The problem with overspecialization is that as the pressure increases to become super-specialized, people will push themselves to be deformed and will do more damaging work in order to command a higher salary. So we have NFL linemen who have to be almost obese to perform their jobs, or we have the rampant problem of steroids in athletics where people choose short-term gains in strength over long-term consequences. Even people who want to do good work find themselves thwarted by the fragmentation such specialization causes. So we have farmers who can’t make a living growing healthy food in a sustainable manner, and instead they must maximize the yearly yield of whatever monoculture currently offers the best profit margin, regardless of what this does to the health of their land, their ecological community, or the people who eat this crop. We have doctors who go into medicine hoping to heal people and end up treating one specific disease (and filling out tons of paperwork) rather than working toward their patients’ health. We have politicians who go into politics to seek the common good and find they have to spend all their time raising money and navigating power plays rather than serving their communities. We have university professors who know just one narrow field and can’t teach an introductory course or practice wisdom because they are so focused on their research specialty. This frustration in our work is not only part of the curse, part of the reality that our labor is doomed to frustration, but it is also a result of a fragmented, overspecialized, diseased economy. Thus we should not simply accept an industrialized economy as an inevitable tragedy and capitulate. Rather, we should seek to make as many jobs as possible healthy, able to serve God’s kingdom.
So what can we do? Almost 1500 years ago, faced with a corrupt economy and a failing empire, a young man decided to form a small, intentional community of Christians which could be self-supporting while doing the most important of all Christian work, prayer. Benedict began one of the most important church movements when he established his monasteries, and while we may not all want to join a monastery right now, monasteries may be able to teach us much about how we can imagine good, redeeming work.
Benedict believed that faced with economic and political fragmentation, at least some Christians needed to form healthy communities to model and preserve a lifestyle that witnessed to God’s Kingdom. These communities would not only need to pray and worship, but also to be self-sufficient, so in his Rule, he emphasizes the need for all the monks to work growing food, cooking, and cleaning. So while the monastic community exists to do the work of liturgy, the work of prayer, they do not specialize so much that they spend all their time in structured prayer. Indeed, the Benedictine motto, ora et labora, indicates the unity Benedict saw between these two practices. This integration of work and prayer improves both: prayer makes their physical labor more reverent and careful, and their work offers them opportunities to act in accordance with their prayers. Thus Benedict lays out a schedule that balances work and prayer, listing specific times that the brothers should pray and do the work of liturgy, and also specific hours they should be at work in the fields. If they have to work even more, Benedict says, “they should not be despondent, because it is when they live by the work of their hands, like our fathers and the apostles, that they are truly monks” (Rule 48, translated by Carolinne White).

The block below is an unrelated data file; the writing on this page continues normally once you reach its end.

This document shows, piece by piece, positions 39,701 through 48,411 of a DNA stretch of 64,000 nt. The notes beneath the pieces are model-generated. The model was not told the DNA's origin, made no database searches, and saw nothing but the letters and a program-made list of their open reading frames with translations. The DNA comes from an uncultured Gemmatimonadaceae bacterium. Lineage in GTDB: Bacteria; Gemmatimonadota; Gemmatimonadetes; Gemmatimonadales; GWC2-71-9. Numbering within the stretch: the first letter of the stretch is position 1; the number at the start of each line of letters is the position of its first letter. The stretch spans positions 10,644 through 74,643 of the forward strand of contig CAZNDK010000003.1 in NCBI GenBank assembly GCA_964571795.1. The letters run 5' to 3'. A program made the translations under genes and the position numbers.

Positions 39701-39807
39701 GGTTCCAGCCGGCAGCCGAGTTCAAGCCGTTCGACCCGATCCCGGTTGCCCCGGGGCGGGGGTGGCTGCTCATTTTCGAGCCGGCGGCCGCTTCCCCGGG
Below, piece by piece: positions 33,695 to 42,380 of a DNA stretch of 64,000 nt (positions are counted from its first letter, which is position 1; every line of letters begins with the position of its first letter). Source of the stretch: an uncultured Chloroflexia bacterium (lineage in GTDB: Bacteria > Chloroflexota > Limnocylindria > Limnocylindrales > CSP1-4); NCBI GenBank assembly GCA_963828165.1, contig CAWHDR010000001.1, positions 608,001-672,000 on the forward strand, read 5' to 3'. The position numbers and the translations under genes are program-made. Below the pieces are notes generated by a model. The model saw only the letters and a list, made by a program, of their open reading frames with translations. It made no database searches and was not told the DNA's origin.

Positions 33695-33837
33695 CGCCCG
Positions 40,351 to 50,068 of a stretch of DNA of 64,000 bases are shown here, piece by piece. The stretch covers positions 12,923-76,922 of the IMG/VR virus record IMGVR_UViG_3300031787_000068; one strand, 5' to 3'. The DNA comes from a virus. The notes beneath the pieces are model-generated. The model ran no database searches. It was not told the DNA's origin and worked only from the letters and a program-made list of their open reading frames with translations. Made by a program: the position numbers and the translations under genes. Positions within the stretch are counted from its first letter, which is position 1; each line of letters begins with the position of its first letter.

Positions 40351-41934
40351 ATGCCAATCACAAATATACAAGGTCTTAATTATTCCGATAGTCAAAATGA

This Benedictine emphasis on moderation and balance counteracts any tendency toward specialization. Benedict does recognize, however, that skilled workers, artists and craftsman, can make a unique and valuable contribution. He specifies, though, that their craft must always serve the community. Whenever a monk is tempted to think that his specialized work makes him more valuable or important than the community, he must be removed from his vocation: “If there are any craftsmen in the monastery, let them practise their crafts with complete humility, as long as the abbot gives his permission. But if one of them becomes arrogant because he is skilled at his craft, believing that he is benefiting the monastery, he should be removed from that craft and not allowed to resume it until he has shown humility and the abbot tells him he can” (Rule 57). Other aspects of the Benedictine monastery cultivate this integrated, communal economy: monastics can have no personal property, each is required to serve their turn in the kitchen, they pray and eat together daily, and they take a vow of stability, which requires them to commit themselves to their community. This is the kind of household where the good work that Berry describes, work that “honors God’s work” seems imaginable.